Hello there! We’re back with a Mini Reviews post. This time, I bring you two books that I read during my vacation. I thought they were really entertaining but they won’t leave a lasting impression…
Imagine a world in which classes are divided not by wealth or religion but by how much each group can remember. Monos, the majority, have only one day’s worth of memory; elite Duos have two. In this stratified society, where Monos are excluded from holding high office and demanding jobs, Claire and Mark are a rare mixed marriage. Clare is a conscientious Mono housewife, Mark a novelist-turned-politician Duo on the rise. They are a shining example of a new vision of tolerance and equality—until…a beautiful woman is found dead, her body dumped in England’s River Cam. The woman is Mark’s mistress, and he is the prime suspect in her murder. The detective investigating the case has secrets of his own. So did the victim. And when both the investigator’s and the suspect’s memories are constantly erased—how can anyone learn the truth?
Yesterday had a fascinating premise and I couldn’t resist requesting it. What if you could only remember what happened yesterday? What if there was a crime and you only had today to solve it?The book featured four different voices from very different characters. Monos and Duos. Husband and wife. Lover. Detective. This was a psychological thriller based on a sci-fi premise and it’s an interesting concept, no doubt.
At first, I couldn’t understand why Duos thought they were so much better than Monos. How is remembering two days so much better than remembering one? Then I realized this was exactly what the author had been trying to imply. In our world, this happens with racism and sexism and it makes no sense whatsoever. But some people still believe they’re superior.
As fun as this book was, I couldn’t help but find the plot a bit predictable. I couldn’t connect with any of the characters either, so while I liked it, I can’t say I loved it. In my opinion, there was something missing.
Netgalley, Headline, 2017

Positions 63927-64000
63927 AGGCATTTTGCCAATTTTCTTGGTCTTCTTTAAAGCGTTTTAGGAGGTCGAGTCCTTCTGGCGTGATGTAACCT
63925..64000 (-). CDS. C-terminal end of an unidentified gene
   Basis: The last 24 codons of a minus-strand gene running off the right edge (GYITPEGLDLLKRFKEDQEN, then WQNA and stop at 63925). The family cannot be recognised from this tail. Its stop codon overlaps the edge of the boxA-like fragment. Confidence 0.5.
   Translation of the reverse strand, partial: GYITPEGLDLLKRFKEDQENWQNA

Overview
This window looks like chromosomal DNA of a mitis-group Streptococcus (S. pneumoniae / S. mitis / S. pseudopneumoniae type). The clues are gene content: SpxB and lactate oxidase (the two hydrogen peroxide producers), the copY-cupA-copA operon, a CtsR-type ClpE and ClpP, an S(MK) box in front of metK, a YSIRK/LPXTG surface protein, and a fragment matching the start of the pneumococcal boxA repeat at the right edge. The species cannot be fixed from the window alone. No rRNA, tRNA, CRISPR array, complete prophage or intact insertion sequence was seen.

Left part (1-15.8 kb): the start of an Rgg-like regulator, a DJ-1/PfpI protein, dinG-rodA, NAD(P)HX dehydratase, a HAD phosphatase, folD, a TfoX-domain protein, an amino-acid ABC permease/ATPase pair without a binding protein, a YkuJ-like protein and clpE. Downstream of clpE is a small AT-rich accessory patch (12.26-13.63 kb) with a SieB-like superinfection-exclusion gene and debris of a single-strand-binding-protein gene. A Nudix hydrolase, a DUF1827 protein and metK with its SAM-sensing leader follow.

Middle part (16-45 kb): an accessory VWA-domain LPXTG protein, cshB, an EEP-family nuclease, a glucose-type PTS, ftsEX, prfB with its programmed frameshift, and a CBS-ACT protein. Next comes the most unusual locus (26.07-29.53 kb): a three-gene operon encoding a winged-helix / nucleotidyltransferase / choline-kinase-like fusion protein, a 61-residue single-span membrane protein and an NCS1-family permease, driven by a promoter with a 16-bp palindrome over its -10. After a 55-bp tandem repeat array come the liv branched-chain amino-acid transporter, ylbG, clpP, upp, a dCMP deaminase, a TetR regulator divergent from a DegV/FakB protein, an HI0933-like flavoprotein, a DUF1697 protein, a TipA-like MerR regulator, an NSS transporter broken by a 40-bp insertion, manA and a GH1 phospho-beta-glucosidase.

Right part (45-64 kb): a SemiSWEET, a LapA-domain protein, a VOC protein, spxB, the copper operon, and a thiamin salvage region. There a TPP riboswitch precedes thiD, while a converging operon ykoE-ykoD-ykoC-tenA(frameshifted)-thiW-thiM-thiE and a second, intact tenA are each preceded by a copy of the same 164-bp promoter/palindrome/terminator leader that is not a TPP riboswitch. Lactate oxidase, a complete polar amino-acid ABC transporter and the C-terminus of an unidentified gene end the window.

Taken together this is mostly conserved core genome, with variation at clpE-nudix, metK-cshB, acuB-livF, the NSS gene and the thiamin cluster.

Ellie Brown thought she’d finally escaped her stifling hometown of Broadlands, Illinois; med school was supposed to be her ticket out. But when her father has a stroke, she must return home to share his care with her older sister, Amelia, who’s busy with her own family. Working as a paramedic, Ellie’s days are monotonous, driving an ambulance through streets she’d hoped never to see again. Until a 911 dispatch changes everything. The address: her sister’s house. Rushing to the scene, Ellie discovers that Amelia and her husband, Steve, have been shot in a home invasion. After Amelia is rushed to the hospital, Ellie tries to make sense of the tragedy. But what really happened inside her sister’s house becomes less and less clear. As Amelia hangs on in critical condition, Ellie uncovers dark revelations about her family’s past that challenge her beliefs about those closest to her…and force her to question where her devotions truly lie.
Working Fire is a contemporary novel with a touch of mystery. This is the story of two sisters and is told from both perspectives: Ellie’s and Amelia’s. We know that Amelia has been shot, so the present narration helps us understand Ellie’s grief and determination to find out what happened. At the same time, we learn about Amelia’s life before the shooting and what exactly leads to that moment. I loved the relationship between the sisters and the family tragedy, their love for their father and the sacrifices they had made. I despised some of the other characters but found them interesting nonetheless. The writing is subtle and engaging and the book touches various themes like family, love, marriage, and lies.
I was always interested and wanted to know what had happened, but I thought there were too many unnecessary details and I struggled a little, skimmed through some pages because of that. The ending was unpredictable and introduced some interesting discussions. What would have we done?
Netgalley, Lake Union Publishing, 2017